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Can race become an arguing point for custody?

It is not at all uncommon for divorced parents to argue over their ex-spouse's lifestyle and decisions. Many times, even after months of amicable, collaborative decision-making divorced parents may find new reasons to argue for a change in custody. Although the family court typically takes the best interest of the child into account first and foremost when determining custody, there are certain arguments a parent may make to the court that has little to do with their child's best interest and more to do with their own.

Controversial issues such as religion, lifestyle choices and even diet and health have been used as pivotal arguments for requesting sole custody. What one parent may believe in or be OK with, the other parent may see as inappropriate. Although the family court may consider important, supported and justified arguments, there are a few concerns that the family court is permitted from considering when determining child custody.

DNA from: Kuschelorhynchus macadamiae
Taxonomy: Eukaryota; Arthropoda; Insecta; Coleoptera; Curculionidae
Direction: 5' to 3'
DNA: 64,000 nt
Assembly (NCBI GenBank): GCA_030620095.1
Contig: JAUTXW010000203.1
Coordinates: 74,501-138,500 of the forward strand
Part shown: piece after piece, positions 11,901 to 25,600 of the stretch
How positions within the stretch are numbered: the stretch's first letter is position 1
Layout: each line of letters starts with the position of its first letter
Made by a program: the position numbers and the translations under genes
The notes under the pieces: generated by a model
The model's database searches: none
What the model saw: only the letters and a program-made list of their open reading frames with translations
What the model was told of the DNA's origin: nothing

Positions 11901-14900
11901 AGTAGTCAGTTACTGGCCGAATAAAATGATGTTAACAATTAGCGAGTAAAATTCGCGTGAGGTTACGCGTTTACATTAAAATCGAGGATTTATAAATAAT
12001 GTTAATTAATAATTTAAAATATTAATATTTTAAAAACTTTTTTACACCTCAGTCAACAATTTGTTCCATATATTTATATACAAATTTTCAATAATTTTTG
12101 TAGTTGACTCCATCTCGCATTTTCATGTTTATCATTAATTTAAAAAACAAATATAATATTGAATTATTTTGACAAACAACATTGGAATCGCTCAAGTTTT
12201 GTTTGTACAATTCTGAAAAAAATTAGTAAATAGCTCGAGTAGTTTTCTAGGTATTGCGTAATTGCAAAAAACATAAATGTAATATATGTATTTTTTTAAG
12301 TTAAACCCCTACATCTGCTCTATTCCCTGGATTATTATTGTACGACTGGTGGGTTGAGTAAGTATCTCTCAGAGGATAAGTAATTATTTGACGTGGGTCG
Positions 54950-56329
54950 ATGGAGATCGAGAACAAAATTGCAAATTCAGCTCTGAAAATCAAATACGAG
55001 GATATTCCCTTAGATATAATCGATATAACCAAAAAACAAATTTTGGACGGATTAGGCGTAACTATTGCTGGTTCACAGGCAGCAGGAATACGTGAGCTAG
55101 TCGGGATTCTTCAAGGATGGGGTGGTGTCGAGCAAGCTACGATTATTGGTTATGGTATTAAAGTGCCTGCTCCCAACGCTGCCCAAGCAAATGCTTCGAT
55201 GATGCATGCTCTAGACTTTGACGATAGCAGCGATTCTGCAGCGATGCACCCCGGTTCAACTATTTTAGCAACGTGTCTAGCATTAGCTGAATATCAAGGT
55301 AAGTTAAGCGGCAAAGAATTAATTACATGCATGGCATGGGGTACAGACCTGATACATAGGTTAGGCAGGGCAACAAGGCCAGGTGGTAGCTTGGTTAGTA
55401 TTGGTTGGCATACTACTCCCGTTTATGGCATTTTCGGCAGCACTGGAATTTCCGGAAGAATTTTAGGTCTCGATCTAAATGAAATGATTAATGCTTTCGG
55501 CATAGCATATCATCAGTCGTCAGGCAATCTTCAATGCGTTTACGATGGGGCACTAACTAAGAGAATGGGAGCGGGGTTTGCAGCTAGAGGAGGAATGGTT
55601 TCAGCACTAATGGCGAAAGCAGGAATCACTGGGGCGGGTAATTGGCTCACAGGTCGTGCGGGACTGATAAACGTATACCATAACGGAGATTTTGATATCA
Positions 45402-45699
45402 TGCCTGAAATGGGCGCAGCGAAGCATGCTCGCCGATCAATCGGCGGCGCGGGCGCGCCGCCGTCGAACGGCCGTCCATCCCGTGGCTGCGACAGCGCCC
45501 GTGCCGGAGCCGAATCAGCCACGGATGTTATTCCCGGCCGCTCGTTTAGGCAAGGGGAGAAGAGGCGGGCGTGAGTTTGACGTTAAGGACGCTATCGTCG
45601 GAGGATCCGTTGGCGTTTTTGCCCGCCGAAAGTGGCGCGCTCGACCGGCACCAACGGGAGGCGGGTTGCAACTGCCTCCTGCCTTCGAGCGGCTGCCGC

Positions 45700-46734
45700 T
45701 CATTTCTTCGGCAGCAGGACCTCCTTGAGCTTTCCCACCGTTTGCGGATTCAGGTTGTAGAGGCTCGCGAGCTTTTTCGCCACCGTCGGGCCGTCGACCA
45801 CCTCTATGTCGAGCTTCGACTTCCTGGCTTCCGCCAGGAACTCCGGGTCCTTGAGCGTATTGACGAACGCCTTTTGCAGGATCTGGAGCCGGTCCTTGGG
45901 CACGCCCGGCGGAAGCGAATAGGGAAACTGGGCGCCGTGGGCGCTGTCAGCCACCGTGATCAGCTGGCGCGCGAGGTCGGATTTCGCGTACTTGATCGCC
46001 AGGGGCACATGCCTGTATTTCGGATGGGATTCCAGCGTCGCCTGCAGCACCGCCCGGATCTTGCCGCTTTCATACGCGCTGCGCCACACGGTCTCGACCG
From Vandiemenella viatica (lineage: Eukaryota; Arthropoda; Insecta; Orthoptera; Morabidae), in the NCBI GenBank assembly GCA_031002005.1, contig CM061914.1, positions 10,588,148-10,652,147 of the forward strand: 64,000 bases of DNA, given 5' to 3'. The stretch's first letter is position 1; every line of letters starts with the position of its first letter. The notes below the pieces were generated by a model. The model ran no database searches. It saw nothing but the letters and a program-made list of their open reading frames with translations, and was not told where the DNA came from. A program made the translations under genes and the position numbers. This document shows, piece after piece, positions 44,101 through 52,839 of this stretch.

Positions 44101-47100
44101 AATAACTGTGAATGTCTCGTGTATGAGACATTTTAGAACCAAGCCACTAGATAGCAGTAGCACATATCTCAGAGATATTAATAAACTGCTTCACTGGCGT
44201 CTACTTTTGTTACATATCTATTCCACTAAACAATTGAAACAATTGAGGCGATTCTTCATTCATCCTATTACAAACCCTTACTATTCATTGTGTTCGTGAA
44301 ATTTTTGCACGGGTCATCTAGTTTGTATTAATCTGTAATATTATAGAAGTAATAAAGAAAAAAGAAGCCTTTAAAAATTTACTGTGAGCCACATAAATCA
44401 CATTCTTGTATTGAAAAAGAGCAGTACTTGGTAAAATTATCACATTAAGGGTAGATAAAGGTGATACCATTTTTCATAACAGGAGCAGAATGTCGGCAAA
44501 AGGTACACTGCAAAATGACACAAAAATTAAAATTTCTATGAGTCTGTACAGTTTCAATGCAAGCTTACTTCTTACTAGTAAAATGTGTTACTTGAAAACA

Since the 1980s, the United States Supreme Court ruled that race cannot be a factor considered when determining child custody. If one parent argues against joint custody on the basis of race, there is nothing that a family court legally can do. Racial stereotypes cannot and should not have any bearing on the determination of child custody.

If you are a divorced parent in a new relationship and are concerned that your ex may try to change the custody arrangements on the basis of race or other discriminatory issues, speaking to a family law attorney may help. Although the family court will not allow race to be grounds for a change in custody, they may be able to address the bigger issue of the discrimination and stereotyping that your child is subject to.

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Goddard & Malmquist

Goddard & Malmquist
1250 South Grove Avenue
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Barrington, IL 60010

Phone: 847-382-3995
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